U.S. servicemembers and their families are being subjected to heightened “scrutiny and harassment” while traveling to Russia, prompting officials to urge the U.S. military community to avoid unofficial visits to the country.
In the past couple of months, DOD personnel and their families in the Kaiserslautern Military Community have experienced an increase in such treatment by Russian immigration and customs agents, the U.S. Army’s Kaiserslautern-based security office said in a message to staff on Tuesday.
Troops and family members who have experienced harassment while traveling to Russia must report cases to their local security office and the Kaiserslautern Military Intelligence Detachment, the office said.
Since Russia’s 2014 intervention in Ukraine, relations between Moscow and the West have plummeted to a post-Cold War low. Diplomatic staff members at the U.S. Embassy in Moscow have been targeted for harassment, and in June a staff member was assaulted near the embassy’s main entrance, prompting complaints from Washington.
More recently, tensions have ratcheted up after the U.S. imposed new sanctions on Russia, with Moscow ordering more than 700 U.S. diplomatic personnel out of the country in retaliation.
The Army referred personnel to a standing U.S. State Department cautionary message for Defense Department members that advises travelers to consider the “current political-military environment” when planning unofficial travel to the Russian Federation. It said that the defense attache office in Moscow recommends avoiding such travel except for family emergencies until further notice.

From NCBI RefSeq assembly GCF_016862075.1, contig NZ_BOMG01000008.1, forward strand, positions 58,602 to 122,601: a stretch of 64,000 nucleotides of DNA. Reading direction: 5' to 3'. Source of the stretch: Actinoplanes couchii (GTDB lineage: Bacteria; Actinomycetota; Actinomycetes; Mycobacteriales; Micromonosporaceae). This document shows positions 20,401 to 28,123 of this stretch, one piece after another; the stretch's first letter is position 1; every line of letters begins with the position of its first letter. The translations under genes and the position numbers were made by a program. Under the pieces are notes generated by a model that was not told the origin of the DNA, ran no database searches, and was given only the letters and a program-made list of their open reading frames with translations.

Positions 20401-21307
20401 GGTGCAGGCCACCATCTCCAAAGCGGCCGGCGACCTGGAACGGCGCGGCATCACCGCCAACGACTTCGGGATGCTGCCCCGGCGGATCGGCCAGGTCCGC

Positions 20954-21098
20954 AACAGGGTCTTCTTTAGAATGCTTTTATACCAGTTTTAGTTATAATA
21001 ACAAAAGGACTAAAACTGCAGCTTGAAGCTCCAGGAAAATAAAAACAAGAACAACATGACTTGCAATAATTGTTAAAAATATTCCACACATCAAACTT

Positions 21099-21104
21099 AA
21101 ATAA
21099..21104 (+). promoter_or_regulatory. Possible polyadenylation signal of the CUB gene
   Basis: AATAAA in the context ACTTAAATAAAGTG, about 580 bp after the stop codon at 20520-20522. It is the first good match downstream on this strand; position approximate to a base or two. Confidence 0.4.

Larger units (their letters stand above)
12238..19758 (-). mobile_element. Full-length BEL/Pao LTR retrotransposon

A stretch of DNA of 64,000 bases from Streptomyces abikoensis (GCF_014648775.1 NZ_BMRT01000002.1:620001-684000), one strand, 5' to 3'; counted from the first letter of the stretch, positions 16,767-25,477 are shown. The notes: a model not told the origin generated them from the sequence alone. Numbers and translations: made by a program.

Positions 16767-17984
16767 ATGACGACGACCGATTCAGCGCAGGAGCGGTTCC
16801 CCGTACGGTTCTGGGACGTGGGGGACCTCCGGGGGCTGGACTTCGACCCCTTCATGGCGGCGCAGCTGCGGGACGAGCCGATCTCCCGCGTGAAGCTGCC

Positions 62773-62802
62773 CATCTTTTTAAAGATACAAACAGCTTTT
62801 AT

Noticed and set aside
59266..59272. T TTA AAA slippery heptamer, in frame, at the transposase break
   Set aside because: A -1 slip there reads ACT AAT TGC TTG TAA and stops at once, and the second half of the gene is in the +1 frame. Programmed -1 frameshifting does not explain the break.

Benjamin Franklin nailed it when he said, "Fatigue is the best pillow." True story, Benny. There's nothing like pushing your body so far past exhaustion that you'd willingly, even longingly, take a nap on a concrete slab.
U.S. Coast Guard Petty Officer 2nd Class Karl Munson pilots a 26-foot boat while Petty Officer 2nd Class Gabriel Diaz keeps an eye on a boarding team who is inspecting a 79-foot shrimp boat in the Gulf of Mexico, off the coast of New Orleans, La., on April 27, 2005
Radio transmissions to the U.S. Coast Guard are usually calls for help from boaters, but one captain got on the radio recently just to say thanks to the men and women who are currently working without pay.
DOVER AIR FORCE BASE, Del (Reuters) - U.S. President Donald Trump traveled to Dover Air Force Base in Delaware on Saturday to receive the remains of four Americans killed in a suicide bombing in northern Syria.
Trump, locked in a battle with congressional Democrats that has led to a nearly month-long partial government shutdown, announced his trip via a pre-dawn tweet, saying he was going "to be with the families of 4 very special people who lost their lives in service to our Country!"
Former President George W. Bush is calling for an end to the partial government shutdown, which is about to hit the one-month mark and is currently the longest shutdown in US history.
In an appeal made on Instagram, the 43rd president called on "leaders on both sides to put politics aside, come together, and end this shutdown." The caption was posted with an image of him and former First Lady Laura Bush giving pizza to their Secret Service detail.